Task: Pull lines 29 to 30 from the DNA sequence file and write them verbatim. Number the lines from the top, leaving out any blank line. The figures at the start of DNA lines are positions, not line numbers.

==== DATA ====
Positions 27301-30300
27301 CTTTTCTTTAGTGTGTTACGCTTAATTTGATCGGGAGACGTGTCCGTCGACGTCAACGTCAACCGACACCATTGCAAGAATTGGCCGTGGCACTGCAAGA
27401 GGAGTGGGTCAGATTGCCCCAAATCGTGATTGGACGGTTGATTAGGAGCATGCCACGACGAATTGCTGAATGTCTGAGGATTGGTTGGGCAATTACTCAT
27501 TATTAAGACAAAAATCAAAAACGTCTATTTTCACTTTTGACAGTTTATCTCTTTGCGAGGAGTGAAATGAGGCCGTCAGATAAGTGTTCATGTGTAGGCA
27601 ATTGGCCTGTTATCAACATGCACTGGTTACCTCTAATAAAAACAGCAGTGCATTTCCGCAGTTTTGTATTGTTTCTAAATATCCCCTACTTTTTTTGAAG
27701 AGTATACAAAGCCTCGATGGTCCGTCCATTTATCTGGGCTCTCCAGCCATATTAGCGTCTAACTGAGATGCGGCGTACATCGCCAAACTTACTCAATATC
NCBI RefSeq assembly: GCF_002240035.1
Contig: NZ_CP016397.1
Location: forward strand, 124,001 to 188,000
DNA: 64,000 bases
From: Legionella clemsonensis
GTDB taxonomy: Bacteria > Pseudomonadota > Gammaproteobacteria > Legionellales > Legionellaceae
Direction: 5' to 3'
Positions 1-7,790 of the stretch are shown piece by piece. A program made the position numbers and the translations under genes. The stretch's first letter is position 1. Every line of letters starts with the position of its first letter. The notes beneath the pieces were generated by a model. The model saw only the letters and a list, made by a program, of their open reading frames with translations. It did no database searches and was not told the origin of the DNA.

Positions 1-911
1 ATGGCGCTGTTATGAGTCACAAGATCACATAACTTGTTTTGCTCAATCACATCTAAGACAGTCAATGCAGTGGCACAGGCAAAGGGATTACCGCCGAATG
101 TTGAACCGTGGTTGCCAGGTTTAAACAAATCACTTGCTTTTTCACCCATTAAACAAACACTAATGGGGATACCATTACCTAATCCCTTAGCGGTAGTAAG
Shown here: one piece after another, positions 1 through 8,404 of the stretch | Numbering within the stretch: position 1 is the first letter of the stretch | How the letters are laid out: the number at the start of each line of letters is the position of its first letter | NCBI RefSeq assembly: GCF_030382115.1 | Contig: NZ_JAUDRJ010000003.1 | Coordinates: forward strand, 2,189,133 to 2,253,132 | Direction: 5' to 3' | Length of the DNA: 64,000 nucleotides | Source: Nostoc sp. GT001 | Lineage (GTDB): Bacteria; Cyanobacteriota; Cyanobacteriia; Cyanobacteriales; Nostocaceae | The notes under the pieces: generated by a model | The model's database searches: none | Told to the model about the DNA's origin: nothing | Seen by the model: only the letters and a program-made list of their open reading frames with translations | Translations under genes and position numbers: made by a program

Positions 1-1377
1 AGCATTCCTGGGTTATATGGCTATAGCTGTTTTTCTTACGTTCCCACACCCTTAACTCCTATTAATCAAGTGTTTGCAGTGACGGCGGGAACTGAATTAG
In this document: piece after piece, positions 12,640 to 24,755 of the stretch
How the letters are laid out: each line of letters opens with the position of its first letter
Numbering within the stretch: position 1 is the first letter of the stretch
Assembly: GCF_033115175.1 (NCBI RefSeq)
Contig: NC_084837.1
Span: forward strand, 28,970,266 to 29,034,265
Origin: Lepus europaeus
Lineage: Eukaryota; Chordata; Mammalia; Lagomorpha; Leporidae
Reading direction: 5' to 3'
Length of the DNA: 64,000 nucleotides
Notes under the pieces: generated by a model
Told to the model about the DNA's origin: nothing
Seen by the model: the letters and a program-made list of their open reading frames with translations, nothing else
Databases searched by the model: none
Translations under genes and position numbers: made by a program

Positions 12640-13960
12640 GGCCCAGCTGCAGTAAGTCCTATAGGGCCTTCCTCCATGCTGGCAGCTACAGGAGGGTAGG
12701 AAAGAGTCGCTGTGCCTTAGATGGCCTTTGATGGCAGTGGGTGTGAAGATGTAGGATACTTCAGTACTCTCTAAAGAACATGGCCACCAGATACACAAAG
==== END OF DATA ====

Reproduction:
Reading direction: 5' to 3'
Length of the DNA: 64,000 nucleotides